American Red Cross Lakeland Chapter Volunteer Nurse Heading to Tennessee

Red Cross volunteer Hope Koestner plays with Jalynn Sheppard in a Red Cross shelter in Baton Rouge, LA. - Hurricane Gustav, 9.08

American Red Cross Lakeland Chapter Volunteer, Hope Koestner will be leaving tomorrow morning for Nashville to help people impacted by the flooding in Tennessee.  Hope will be assigned to Disaster Health Services and will be assisting with shelter operations and with local public health officials.

Hope has experience in working large disasters including previous assignments in 2009 for flooding in Georgia and 2008 for Hurricane Gustav, flooding in Iowa and tornados in Georgia.

She is leaving Green Bay on Delta Flight #382 and would be available at terminal for interview at approximately 8:15am.

The American Red Cross shelters, feeds and provides emotional support to victims of disasters; supplies nearly half of the nation’s blood supply; teaches lifesaving skills; provides international humanitarian aid; and supports military members and their families. The Red Cross is a charitable organization — not a government agency — and depends on volunteers and the generosity of the American public to perform its mission. For more information, please visit www.redcross.org or join our blog at http://blog.redcross.org.

American Red Cross Lakeland Chapter Sends Local Volunteer to help with Devastating Floods In Georgia

Red Cross volunteer Hope Koestner speaks with Alfred Hyams at a Red Cross shelter in Baton Rouge, Louisiana.

Red Cross volunteer Hope Koestner speaks with Alfred Hyams at a Red Cross shelter in Baton Rouge, Louisiana.

Green Bay, WI –The American Red Cross Lakeland Chapter has dispatched Disaster Volunteer, Hope Koestner, LPN of Green Bay, WI to Atlanta, GA to assist with the 2009 Georgia Floods.

Your browser may not support display of this image. Koestner will be flying out Wednesday, September 30 at 7:00am to Atlanta, GA. She will be assisting in the area of Health Services. Koestner will be using her skills as a licensed health care professional to assess  people’s health affected by the floods. If someone needs additional medical assistance that the shelter can not provide then they would be taken to a medical facility to get the care they need.

This is Koestner’s sixth national relief operation. She assisted in 2005 for Hurricane Wilma, in 2008 she assisted for a tornado in Georgia, flooding and a tornado in Iowa and her last assignment was for Hurricane Gustav.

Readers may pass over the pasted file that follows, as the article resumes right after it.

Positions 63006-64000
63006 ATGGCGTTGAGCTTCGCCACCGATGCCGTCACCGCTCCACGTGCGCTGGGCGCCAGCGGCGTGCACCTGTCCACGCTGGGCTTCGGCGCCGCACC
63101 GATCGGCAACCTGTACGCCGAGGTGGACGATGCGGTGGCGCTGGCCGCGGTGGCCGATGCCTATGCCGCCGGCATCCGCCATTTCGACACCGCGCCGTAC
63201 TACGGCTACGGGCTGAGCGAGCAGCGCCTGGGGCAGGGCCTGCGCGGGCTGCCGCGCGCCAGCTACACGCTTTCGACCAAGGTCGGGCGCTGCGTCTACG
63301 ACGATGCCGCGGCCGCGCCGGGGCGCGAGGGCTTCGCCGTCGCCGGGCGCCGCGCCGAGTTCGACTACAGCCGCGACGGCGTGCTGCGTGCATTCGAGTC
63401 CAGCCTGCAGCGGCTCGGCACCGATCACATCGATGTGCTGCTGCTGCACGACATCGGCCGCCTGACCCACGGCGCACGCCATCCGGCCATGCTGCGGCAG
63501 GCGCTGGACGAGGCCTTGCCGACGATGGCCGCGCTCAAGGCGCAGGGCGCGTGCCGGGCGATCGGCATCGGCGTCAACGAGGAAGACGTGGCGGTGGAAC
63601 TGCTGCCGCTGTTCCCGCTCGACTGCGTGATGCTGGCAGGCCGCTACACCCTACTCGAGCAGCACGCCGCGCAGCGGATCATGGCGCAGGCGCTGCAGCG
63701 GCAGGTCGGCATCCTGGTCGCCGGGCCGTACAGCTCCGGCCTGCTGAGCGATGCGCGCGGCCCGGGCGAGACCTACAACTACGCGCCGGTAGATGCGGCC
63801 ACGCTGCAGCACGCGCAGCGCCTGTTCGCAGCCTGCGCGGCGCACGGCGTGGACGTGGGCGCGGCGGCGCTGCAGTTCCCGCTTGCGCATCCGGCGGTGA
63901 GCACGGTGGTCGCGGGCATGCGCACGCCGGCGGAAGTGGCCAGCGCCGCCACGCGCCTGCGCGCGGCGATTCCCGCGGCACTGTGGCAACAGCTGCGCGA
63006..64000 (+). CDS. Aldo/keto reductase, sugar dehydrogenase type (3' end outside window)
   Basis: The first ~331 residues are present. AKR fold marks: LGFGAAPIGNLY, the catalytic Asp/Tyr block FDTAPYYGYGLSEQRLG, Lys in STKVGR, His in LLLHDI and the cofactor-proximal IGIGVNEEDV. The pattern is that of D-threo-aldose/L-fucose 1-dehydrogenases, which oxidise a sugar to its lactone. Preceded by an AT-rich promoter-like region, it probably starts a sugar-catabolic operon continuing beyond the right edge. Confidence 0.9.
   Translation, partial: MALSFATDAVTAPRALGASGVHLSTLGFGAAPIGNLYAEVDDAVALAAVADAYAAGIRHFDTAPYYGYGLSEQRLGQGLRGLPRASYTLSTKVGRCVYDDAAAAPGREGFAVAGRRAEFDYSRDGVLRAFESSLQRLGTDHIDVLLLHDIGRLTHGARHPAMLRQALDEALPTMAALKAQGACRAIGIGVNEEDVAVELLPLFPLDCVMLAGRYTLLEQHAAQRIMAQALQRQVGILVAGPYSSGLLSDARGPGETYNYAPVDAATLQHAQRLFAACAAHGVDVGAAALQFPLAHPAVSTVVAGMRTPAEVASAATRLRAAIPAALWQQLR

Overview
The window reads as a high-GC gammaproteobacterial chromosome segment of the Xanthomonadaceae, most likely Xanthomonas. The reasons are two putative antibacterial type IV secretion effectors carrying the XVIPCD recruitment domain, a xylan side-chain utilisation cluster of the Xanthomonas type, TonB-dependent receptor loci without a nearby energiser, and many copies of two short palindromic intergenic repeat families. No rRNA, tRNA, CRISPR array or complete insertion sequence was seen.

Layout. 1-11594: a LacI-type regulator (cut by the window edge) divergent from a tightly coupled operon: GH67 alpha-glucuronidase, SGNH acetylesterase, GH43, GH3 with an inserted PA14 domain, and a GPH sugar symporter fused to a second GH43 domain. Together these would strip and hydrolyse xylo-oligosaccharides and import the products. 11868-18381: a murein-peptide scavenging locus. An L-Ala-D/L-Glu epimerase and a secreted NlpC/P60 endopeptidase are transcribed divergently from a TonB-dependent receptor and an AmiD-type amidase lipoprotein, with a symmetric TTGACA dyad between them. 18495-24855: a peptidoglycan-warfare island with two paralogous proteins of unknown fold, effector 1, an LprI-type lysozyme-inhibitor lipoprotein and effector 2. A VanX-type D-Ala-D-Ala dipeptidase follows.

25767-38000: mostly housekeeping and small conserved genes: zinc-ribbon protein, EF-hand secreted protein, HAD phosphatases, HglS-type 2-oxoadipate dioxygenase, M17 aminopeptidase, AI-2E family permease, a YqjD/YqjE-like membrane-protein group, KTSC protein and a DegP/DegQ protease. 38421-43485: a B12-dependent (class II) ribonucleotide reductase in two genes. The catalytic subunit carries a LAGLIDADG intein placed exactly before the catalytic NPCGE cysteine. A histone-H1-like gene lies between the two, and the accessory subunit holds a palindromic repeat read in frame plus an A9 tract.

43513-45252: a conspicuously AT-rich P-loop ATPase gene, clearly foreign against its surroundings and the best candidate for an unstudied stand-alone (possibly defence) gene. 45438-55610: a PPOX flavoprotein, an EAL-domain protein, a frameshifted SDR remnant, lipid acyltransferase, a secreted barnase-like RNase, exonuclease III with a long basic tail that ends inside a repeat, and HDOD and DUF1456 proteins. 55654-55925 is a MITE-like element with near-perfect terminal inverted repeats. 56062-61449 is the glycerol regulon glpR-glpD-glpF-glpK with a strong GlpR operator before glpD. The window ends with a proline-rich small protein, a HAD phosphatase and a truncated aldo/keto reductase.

Overview:
On September 21st, the State of Georgia was hit by severe weather systems which lead to flooding in many of the counties located in Metro Atlanta as well as several counties in the northern part of the state. The severe flooding had an immediate impact and resulted in numerous power outages, road closures, uninhabitable homes and school district closings. In addition, nine fatalities have been linked to the flooding since September 21st.

American Red Cross Response Efforts:

More than 600 Red Cross volunteers are providing stability and hope for families in this time of chaos.  Through mobile outreach into flood-affected areas, Red Cross caseworkers are connecting one-on-one with people in need and providing financial assistance for food, clothing, shelter, and health-related concerns.  Red Cross Emergency Vehicles are providing mobile feeding and distributing clean-up supplies in flood-ravaged neighborhoods.

As of September 28, the Red Cross has sheltered nearly 500 people (1,643 overnight stays), served 12,715 meals and 11,495 snacks, and distributed 2,045 clean-up and comfort kits. Volunteers are also helping with emergency medical needs and providing emotional support and counseling to those traumatized by the events surrounding them.  The Red Cross is working with its local partners to connect those in need with the available community resources.

Preliminary damage assessment reports indicate that 1,939 homes (459 destroyed; 517 with major damage) have been affected by flooding in 20 counties.

Help people affected by disasters like the current floods by donating to the American Red Cross Disaster Relief Fund. On those rare occasions when donations exceed Red Cross expenses for a specific disaster, contributions are used to prepare for and serve victims of other disasters. Your gift enables the Red Cross to provide shelter, food, counseling and other assistance to victims of all disasters. Call 1-800-RED-CROSS (1-800-733-2767) or 1-800-257-7575 (Spanish). Contributions to the Disaster Relief Fund may be sent to your local American Red Cross chapter or to the American Red Cross, P. O. Box 37243, Washington, DC 20013. Internet users can make a secure online contribution by visiting www.redcross.org.